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Fantasy Football 2015: Breaking Down The Free Agents

Adam Pfeifer looks at the fantasy football impact of a very busy first day of NFL free agency.

Jimmy Graham

Many believe that people shouldn’t be discussing fantasy football in March. Many people also believe in Santa Claus, Big Foot, The Easter Bunny, and Trent Richardson.

Wow. Two T-Rich insults in one week? Just call me… well, everybody else, really.

Free agency is in full swing, which means familiar faces in new places. It’s incredibly exciting to see big name players head to new teams, playing under new coaches, in new systems. Players are going to continue signing with new teams, which means fantasy there are fantasy implications to be had. So here I am, writing about fantasy football in March, breaking down some of the free agency fallout. Because it’s never, ever too early.

27 more Sundays, y’all.

Note: Both Dez Bryant and Demaryius Thomas have been franchised tagged.

Jimmy Graham dealt to Seattle

Wow.

Minutes before the official start of free agency, the New Orleans Saints broke Twitter, sending All-Pro tight end Jimmy Graham to the Seattle Seahawks, in exchange for stud center Max Unger and a first round draft pick. It’s actually a good return for New Orleans, and one year after handing the ball off at a more frequent clip, look for the Saints to continue to pound the rock with Mark Ingram, especially considering Drew Brees is entering his age 36 season.

As for the Seahawks, Graham’s value doesn’t really change much. The tight end position is still Rob Gronkowski and then everyone else, with Graham coming in at number two. But I’m going to have Russell Wilson everywhere in fantasy leagues. Seattle has already increased their passing play percentage in each of the last three seasons, and now they have their best pass-catcher in years. He was already the number five quarterback in fantasy last season, and I love him to finish around that same area in 2015. Interestingly enough, Wilson didn’t target a tight end once during the Super Bowl, the first time in his career he failed to do so. He’ll have a field day with the likes of Jimmy Graham.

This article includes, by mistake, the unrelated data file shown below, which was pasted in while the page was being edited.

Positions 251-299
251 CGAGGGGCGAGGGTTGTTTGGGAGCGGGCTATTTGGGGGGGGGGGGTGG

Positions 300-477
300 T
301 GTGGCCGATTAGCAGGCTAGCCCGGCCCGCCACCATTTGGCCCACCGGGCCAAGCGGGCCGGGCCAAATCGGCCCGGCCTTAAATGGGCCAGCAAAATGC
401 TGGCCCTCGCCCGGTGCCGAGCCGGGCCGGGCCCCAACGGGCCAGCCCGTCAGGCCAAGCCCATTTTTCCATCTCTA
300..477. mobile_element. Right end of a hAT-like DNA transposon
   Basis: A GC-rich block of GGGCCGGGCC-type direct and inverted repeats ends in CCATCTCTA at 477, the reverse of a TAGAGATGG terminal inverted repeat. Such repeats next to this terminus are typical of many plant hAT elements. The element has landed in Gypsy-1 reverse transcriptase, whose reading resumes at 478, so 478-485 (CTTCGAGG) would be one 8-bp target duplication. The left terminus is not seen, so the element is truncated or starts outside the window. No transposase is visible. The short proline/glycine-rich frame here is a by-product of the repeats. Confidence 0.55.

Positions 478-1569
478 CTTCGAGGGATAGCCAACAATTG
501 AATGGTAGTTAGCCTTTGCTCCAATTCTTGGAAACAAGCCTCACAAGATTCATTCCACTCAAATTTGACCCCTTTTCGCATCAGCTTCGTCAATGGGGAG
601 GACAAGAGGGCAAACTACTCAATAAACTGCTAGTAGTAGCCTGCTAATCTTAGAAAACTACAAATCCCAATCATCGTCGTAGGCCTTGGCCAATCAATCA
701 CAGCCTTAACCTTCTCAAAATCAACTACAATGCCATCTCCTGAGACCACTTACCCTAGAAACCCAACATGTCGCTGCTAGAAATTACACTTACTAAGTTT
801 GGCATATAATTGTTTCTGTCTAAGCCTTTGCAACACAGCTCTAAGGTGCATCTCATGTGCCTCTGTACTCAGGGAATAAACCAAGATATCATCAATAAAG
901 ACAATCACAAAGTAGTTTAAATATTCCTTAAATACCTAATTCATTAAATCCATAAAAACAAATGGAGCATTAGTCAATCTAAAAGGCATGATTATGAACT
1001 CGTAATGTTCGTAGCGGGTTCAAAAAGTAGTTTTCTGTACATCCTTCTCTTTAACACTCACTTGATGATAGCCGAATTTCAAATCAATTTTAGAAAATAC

If only they had Graham with 25 seconds left in the Super Bowl…

Cobb Leaps Back To Lambeau

With the two aforementioned names being franchised, Randall Cobb immediately became the number-one wide receiver on the open market this week. And after some speculation that he would look for more money and potentially accept big offers from teams like Oakland or Jacksonville, Cobb stayed in Green Bay, a smart decision, considering you will continue to play with the best quarterback in the NFL in Aaron Rodgers.

The Packers inked Cobb to a four-year, $40 million dollar deal, and at just 24-years old, Green Bay will have the talented wideout for his 25-28 prime years. In 2014, Cobb finished as the number-six receiver in fantasy, as he did most of his damage out of the slot. According to Pro Football Focus, no one in the NFL had more receptions (75) or targets (106) out of the slot than Cobb, who caught 82 percent of his total passes in the slot. Cobb also was crazy efficient in the end zone, tallying a healthy 17 end zone targets in 2014, converting 10 of them into touchdowns.

Feel free to snag Cobb as a low-end WR1 in fantasy drafts again in 2015.

Maclin Reunites With Andy Reid

Chip Kelly has a plan.

Whether it’s traditional, bizarre or mysterious, it’s obvious that he has one. However, it does not involve the likes of LeSean McCoy, DeSean Jackson and now Jeremy Maclin, who has agreed to join the Kansas City Chiefs and former head coach Andy Reid. The Eagles were willing to offer Maclin around $9 million dollars, but Maclin thought he was worth more. So the Chiefs will be paying him around $11 million per year, a rather high number for a guy coming off his first career 1,000-yard campaign in six seasons. Kansas City is now expected to release Dwayne Bowe, making Maclin the clear-cut number one wideout. But there will be a downgrade.

Last year, according to Pro Football Focus, Maclin saw an aDOT (average depth of target) of 14.2, the ninth-most among qualified wideouts. However, new quarterback Alex Smith was one of, no– the worst in terms of aDOT, averaging just six yards per throw last year. Of course, everyone is going to continue to throw the stat around involving the fact that zero Kansas City Chiefs’ wideouts found the end zone last season, and while I don’t see that happening again, it’s pretty obvious that Maclin is going to see a hit in fantasy value. Especially in an offense where running back Jamaal Charles has seen a whopping 163 targets over the last two seasons combined.